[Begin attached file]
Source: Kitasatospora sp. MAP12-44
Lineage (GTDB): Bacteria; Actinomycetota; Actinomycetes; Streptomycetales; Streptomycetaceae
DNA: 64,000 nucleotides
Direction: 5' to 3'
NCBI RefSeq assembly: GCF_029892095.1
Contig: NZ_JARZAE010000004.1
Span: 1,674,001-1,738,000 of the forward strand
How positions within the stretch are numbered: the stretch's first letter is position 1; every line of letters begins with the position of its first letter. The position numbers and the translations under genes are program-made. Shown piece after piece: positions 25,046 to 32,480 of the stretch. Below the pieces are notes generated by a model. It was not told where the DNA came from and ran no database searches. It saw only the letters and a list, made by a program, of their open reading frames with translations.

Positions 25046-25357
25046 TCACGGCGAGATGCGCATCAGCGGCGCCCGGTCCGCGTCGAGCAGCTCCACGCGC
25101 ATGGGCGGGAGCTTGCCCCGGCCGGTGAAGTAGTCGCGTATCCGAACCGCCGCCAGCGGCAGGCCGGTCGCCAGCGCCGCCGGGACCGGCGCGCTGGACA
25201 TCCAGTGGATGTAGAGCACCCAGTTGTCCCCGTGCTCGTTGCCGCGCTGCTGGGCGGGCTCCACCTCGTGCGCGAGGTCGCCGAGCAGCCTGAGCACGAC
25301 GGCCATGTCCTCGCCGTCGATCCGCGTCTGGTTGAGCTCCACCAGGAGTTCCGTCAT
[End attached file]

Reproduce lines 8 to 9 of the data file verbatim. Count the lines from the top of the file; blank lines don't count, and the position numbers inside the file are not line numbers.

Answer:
How positions within the stretch are numbered: the stretch's first letter is position 1; every line of letters begins with the position of its first letter. The position numbers and the translations under genes are program-made. Shown piece after piece: positions 25,046 to 32,480 of the stretch. Below the pieces are notes generated by a model. It was not told where the DNA came from and ran no database searches. It saw only the letters and a list, made by a program, of their open reading frames with translations.

Positions 25046-25357